Thursday, August 25, 2005
The FDA, Vioxx, and Crimes Against Humanity
I am both shocked and appalled at the recent decision by the FDA advisory panel to re-approve Vioxx and put the stamp of safety on all Cox-2 inhibitors, including Bextra and Celebrex. This vote came immediately after another vote in which the panel nearly unanimously agreed that all of these Cox-2 inhibitors significantly increased the risk of heart disease and heart attacks in patients. You may ask, "How can a panel that just voted to recognize the greatly increased risk of these drugs turn around and vote to have them classified as safe for human consumption?" The answer is that they claim the benefits are worth the risks.
Now, this is a fascinating bit of logic. Let's take a look at the benefits outweighing the risks in dealing with Vioxx, Bextra, Celebrex or other prescription drugs. What's the real reasoning behind this? First, let's ask who this applies to. Who benefits from the drug, and who takes the risk? It's very clear that patients don't benefit from taking this drug, because patients are being killed in record numbers. The current estimates of the number of people killed outright by Vioxx alone are anywhere from 25,000 to 55,000. In my own estimate based on Dr. David Graham's studies, more than 61,000 people have died — and that's from just one drug. So the patients aren't benefiting. You might say, "Well, the patients, at least the ones who live, are benefiting by having less pain." The fact is, however, they can have less pain in many other ways that don't require the use of dangerous prescription drugs. There are a huge number of nutritional supplements, vitamins, medicinal herbs and natural health therapies that drastically reduce arthritis pain even better than Cox-2 inhibitors without all of these health risks. Who benefits? Drug companiesWho, then, really benefits from keeping Vioxx and Cox-2 inhibitors on the market? Well, the answer is clear: Drug companies. The stock prices of Pfizer and Merck benefit; in fact, they shot up the moment this decision was made by the FDA advisory panel. The real benefit of these drugs is that they generate profits for the pharmaceutical industry, which the FDA seems sworn to protect. The pharmaceutical industry is the one reaping a benefit.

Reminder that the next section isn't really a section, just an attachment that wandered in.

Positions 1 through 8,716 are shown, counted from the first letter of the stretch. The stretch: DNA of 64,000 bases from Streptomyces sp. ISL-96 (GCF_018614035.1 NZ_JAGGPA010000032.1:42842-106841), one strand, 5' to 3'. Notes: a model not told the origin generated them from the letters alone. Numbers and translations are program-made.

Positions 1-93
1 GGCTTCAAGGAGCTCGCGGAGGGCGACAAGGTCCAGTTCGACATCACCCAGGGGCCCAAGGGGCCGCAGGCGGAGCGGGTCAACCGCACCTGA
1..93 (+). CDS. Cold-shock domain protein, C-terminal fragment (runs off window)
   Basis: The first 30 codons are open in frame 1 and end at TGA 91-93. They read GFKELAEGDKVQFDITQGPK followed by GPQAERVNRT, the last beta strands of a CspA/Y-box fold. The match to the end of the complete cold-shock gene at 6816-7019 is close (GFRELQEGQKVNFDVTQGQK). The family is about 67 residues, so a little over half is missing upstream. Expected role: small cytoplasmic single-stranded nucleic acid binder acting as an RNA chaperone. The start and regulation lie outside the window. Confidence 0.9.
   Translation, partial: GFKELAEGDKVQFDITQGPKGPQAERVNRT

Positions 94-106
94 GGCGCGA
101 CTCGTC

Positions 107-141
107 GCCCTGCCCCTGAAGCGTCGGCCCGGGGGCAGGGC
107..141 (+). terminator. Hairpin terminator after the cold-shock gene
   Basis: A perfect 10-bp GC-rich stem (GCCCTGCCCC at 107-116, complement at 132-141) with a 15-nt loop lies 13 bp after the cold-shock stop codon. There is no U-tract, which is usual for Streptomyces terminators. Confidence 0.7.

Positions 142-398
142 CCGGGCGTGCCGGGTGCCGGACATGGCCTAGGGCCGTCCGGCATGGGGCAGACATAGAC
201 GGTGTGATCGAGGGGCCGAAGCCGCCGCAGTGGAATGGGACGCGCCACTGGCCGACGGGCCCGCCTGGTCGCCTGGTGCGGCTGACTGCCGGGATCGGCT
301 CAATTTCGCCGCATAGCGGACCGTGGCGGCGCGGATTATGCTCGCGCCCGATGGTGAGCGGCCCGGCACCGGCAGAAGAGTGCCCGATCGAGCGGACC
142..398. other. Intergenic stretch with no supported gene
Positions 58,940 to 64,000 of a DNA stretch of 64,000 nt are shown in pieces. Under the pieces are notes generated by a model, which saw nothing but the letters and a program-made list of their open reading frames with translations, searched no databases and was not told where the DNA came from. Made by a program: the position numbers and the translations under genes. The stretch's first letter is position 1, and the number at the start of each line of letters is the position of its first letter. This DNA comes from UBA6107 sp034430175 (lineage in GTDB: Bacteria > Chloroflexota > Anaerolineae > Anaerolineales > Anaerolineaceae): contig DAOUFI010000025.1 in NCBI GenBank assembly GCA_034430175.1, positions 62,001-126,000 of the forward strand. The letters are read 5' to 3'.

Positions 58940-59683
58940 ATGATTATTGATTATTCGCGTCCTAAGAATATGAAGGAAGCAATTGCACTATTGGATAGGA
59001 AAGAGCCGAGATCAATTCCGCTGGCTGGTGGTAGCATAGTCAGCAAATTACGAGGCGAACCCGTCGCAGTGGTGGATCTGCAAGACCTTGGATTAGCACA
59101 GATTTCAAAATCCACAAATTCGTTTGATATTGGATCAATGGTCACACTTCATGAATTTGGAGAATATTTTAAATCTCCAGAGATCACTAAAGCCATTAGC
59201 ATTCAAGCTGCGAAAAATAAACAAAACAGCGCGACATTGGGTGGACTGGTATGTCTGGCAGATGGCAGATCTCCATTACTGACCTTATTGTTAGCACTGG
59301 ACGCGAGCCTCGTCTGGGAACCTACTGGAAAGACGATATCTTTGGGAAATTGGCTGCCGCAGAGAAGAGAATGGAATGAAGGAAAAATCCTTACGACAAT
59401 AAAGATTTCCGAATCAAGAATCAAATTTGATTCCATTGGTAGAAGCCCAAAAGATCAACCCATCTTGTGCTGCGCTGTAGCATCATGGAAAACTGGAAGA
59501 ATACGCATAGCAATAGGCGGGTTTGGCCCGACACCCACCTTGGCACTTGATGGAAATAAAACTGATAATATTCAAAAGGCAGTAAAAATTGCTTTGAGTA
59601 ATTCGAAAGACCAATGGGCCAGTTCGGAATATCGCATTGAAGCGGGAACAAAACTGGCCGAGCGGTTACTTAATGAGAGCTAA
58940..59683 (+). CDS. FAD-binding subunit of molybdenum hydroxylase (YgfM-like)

What about the risks of the drugs? Well, it's very clear that the FDA takes no risk in allowing these drugs to be used. The pharmaceutical companies take no risk in allowing them to be used. The only people taking the risks are the patients themselves. The patients are the ones suffering the heart attacks, strokes and the acceleration of heart disease from consuming these drugs. It's the patients who have to pay for all of the medical care associated with the detrimental health effects of these drugs. It's the patients who lose quality of life or have their lives prematurely ended because they've been taking Cox-2 inhibitors. So all of the risks we're talking about fall on the shoulders of the patients, while all of the benefits are enjoyed by the pharmaceutical companies. With that in mind, let's take another look at the quote from the FDA advisory panel, which says that these drugs should stay on the market because "the benefits outweigh the risks." Translated correctly, what this really says is: "The benefits to the pharmaceutical companies outweigh the risks to the patients." That is the statement that should have been admitted by the FDA advisory panel, because this is all about benefits for the drug companies while the risks are carried by patients. The FDA double standardThere's something else seriously wrong in this whole treatment of benefits versus risks. You'll notice that the FDA only applies this standard to prescription drugs; never to nutritional supplements, herbal medicine, Chinese medicine or anything in the world of alternative medicine. The FDA will argue that drugs that are killing tens of thousands of Americans should be kept on the market because they have some benefit, but when it comes to a natural remedy or a medicinal herb, the FDA will bend over backwards to argue the exact opposite.